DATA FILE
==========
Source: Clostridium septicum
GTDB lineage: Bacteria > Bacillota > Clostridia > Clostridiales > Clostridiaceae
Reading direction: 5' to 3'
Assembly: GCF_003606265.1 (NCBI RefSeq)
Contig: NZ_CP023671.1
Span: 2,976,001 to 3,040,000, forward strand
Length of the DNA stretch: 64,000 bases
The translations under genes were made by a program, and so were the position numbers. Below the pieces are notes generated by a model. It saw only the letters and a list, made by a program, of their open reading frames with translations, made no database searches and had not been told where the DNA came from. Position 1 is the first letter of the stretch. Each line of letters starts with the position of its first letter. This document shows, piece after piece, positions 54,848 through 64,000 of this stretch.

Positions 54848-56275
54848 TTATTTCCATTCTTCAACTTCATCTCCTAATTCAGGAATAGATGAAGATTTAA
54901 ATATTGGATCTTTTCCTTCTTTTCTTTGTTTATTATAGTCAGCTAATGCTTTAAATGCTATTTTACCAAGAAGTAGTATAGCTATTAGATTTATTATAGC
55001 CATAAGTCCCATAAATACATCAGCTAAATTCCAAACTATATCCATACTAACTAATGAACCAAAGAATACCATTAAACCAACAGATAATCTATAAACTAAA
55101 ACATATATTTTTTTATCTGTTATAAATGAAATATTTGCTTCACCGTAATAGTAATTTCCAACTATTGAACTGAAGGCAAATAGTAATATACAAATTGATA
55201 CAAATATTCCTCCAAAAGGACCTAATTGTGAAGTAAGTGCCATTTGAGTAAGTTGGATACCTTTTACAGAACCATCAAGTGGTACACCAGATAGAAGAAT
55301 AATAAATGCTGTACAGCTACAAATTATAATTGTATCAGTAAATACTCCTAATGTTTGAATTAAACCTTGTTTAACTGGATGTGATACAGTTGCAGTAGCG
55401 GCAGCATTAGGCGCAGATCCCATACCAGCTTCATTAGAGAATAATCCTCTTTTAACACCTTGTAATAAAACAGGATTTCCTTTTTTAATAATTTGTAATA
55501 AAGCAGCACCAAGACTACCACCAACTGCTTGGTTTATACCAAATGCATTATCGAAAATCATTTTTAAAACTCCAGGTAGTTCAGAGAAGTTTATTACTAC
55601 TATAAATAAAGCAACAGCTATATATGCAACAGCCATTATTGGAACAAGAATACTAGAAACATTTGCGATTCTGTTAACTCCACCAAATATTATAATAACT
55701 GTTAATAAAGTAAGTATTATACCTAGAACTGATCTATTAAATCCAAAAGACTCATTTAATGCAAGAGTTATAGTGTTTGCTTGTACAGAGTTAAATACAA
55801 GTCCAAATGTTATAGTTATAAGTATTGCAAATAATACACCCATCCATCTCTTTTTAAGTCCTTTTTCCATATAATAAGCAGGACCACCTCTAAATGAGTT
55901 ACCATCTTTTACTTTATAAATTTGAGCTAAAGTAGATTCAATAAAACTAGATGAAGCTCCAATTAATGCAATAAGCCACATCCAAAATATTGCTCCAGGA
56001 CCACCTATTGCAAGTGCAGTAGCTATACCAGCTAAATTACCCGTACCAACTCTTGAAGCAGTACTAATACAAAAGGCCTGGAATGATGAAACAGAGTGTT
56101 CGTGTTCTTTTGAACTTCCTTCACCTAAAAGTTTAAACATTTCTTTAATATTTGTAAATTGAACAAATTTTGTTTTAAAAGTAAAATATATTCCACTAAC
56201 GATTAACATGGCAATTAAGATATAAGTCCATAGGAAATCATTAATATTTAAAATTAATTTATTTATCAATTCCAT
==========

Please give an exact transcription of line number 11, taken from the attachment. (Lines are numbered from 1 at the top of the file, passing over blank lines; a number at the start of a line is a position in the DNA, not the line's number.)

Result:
54901 ATATTGGATCTTTTCCTTCTTTTCTTTGTTTATTATAGTCAGCTAATGCTTTAAATGCTATTTTACCAAGAAGTAGTATAGCTATTAGATTTATTATAGC